Iqbal Ahmad, C. J.
1. This appeal is directed against an order passed by the District Judge of Gorakhpur rejecting an application filed by the appellant for the grant of a succession certificate with respect to some post office cash certificates that were held by one Joseph Anderson deceased. The appellant alleged in her application that Joseph Anderson had made a gift 'in contemplation of death' in respect of the cash certificates in her (appellant's) favour. The application was opposed by the respondents inter alia on the ground that, even if a gift as alleged by the appellant was made in her favour by Joseph Anderson, a succession certificate could not be granted inasmuch as the cash certificates did not pass to the appellant 'by succession'. The learned Judge accepted this contention of the respondents and rejected the application filed by appellant. He, however, did not decide the question whether a gift 'in contemplation of death' as alleged by the appellant was made in her favour by Joseph Anderson. 'We are unable to agree with the decision of the District Judge. Provision about gifts 'in contemplation of death' is made by Section 191, Succession Act (39 of 1925). It is enacted by Clause (1) of that section that a man may dispose, by gift made in contemplation of death, of any moveable property which he could dispose of by will. Clause (3) of the section provides that
such a gift may be resumed by the giver, and shall not take effect if he recovers from the illness during which it was made; nor if he survives the person to whom it was made.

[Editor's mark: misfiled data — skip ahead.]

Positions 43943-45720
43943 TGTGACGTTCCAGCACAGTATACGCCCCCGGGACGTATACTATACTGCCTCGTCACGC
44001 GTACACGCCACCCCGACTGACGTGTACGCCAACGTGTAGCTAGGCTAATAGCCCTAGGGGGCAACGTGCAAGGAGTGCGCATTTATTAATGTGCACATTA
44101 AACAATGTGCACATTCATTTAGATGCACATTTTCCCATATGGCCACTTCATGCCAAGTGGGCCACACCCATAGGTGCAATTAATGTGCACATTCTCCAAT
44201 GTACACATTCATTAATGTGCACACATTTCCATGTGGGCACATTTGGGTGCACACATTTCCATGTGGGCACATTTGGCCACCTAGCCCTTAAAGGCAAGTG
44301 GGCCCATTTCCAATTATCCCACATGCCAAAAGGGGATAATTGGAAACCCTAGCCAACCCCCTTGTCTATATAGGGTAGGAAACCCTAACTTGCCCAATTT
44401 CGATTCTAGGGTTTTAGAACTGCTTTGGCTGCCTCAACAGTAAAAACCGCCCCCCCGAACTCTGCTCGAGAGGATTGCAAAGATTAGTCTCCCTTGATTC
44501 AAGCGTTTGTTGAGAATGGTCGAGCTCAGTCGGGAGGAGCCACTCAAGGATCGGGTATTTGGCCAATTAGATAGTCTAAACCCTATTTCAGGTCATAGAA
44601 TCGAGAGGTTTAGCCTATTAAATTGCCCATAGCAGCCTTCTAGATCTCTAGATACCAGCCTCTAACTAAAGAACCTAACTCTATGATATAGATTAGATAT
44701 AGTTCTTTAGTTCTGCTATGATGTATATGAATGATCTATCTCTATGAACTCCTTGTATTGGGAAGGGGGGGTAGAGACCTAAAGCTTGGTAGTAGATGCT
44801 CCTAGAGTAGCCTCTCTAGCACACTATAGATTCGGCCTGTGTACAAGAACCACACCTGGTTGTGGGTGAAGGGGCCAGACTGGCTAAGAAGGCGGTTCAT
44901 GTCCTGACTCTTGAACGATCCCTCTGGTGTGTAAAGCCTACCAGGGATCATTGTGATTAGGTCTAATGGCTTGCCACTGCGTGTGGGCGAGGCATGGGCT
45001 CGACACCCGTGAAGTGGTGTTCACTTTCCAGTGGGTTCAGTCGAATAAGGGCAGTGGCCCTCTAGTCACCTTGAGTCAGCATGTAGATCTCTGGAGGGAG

2. It is manifest from this provision that a gift in pursuance of Clause (1) of the section does not immediately vest the property gifted in the donee and that it is open to the donor to resume the gift during lifetime. Further the gift does not become operative if the donor recovers from the illness during which he made the gift or if the donee dies during the lifetime of the donor. It follows that the property gifted remains the property of the donor till the date of his death and it is only, on the donor's death during the lifetime of the donee, that the property passes to the donee, provided the donor had not resumed the gift in his lifetime. A gift in pursuance of the provisions of Section 191 partakes of the nature of a will and is, therefore, essentially different from a gift of the description contemplated by Section 122, T.P. Act. As the property gifted 'in contemplation of death' remains the property of the donor till the date of his death the donee succeeds to the property only on the death of the donor, provided the donor had not resumed the gift in his lifetime. There is, therefore, no escape from the conclusion that if a gift, as alleged by the appellant was made by the deceased, she succeeded to the cash certificates on the death of the donor. She was, therefore, entitled to a succession certificate provided she succeeded in establishing the gift alleged by her. It would be noted that Section 191 is a part of the Succession Act and the preamble to that Act runs as follows:
Whereas it is expedient to consolidate the law applicable to intestate and testamentary succession in British India; it is hereby enacted as follows:
A gift under Section 191, therefore, relates to 'succession' within the meaning of the Act and, as a donee under a gift in accordance with Section 191 of the Act succeeds to the property gifted on the death of the donor, such a donee is entitled to have a succession certificate granted provided the alleged gift is established. For the reasons given above we allow this appeal, set aside the decision of the District Judge and remand the case to him with the direction to try and dispose of the same according to law. Costs here and hitherto will be costs in the cause and will abide the result.